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|Index||11 reviews in total|
I saw this documentary at the Traverse City (MI) Film Festival. Two
Midwestern college grads move to California in 1987, only to find that
their new apartment has a pair of profane, arguing drunks living next
door. After being awakened repeatedly by their new neighbors' rants,
the guys start audio taping the fights. Eventually they collect dozens
of hours of material, share bits with their friends, and an underground
sensation begins. Tapes, comic strips, a play, and even a puppet show
depicting Peter and Ray, the fighting neighbors, emerged throughout the
90's. At one point 3 competing movie productions were planning films
about the couple.
The first 30 minutes or so of the doc sets up the scenario and lays the background to the story. It is this part, when we are first introduced to the vulgar fighting couple, where the movie is at its best. Unfortunately the film can't sustain the humor and energy from the first third of the film, as we follow the legal battle to determine who has the rights to the recordings. The film ends with the college guys returning to the scene of their recordings, 20+ years later, and investigating what has happened to their old neighbors. Still, I found the story engrossing and interesting enough to sustain my attention through the second half of the film. The movie is entertaining, but if you're easily offended by profanity look elsewhere!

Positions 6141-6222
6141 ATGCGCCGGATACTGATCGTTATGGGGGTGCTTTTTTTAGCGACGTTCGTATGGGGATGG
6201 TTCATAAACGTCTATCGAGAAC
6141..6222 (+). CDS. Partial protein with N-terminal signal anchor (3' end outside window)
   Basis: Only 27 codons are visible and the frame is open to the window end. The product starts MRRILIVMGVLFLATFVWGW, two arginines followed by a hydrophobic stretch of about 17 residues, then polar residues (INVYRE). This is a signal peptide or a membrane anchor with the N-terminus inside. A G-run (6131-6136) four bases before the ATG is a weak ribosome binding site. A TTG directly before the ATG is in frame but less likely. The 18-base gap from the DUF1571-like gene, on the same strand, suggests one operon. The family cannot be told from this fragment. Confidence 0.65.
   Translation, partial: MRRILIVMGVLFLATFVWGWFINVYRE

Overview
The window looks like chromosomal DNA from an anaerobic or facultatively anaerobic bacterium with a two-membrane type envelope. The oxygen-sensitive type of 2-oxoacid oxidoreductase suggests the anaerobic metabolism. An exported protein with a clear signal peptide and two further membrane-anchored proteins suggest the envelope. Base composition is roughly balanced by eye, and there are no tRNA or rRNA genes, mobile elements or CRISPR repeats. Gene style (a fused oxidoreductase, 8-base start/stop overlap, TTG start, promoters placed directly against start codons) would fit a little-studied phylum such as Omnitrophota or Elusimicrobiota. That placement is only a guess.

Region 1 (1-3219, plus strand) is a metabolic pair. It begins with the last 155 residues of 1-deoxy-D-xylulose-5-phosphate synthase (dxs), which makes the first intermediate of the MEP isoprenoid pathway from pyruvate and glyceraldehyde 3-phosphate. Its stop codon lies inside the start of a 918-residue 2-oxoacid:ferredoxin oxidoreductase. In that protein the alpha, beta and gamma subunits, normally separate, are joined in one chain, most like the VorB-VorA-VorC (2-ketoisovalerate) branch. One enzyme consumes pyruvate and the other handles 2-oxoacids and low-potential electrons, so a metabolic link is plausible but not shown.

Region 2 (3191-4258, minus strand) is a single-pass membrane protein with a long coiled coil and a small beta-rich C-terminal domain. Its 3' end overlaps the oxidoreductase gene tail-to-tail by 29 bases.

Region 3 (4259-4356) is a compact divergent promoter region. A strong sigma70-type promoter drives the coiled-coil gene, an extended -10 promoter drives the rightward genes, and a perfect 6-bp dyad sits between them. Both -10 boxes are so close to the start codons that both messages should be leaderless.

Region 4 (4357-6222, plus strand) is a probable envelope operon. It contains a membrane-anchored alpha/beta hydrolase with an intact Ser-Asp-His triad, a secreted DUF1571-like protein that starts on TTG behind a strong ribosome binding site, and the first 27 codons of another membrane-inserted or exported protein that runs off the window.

From director Mathew Bate comes the stunningly well put-together
documentary "Shut up, Little Man: An Audio Misadventure." It tells the
complete story behind the infamous audio tapes that have been
circulating around the globe for around 20 years. For those unfamiliar,
the tapes are real-life recordings done by two college graduates of
their drunken, next-door neighbor's violent, profane and often
hilarious verbal (and occasionally physical, as is implied) brawls.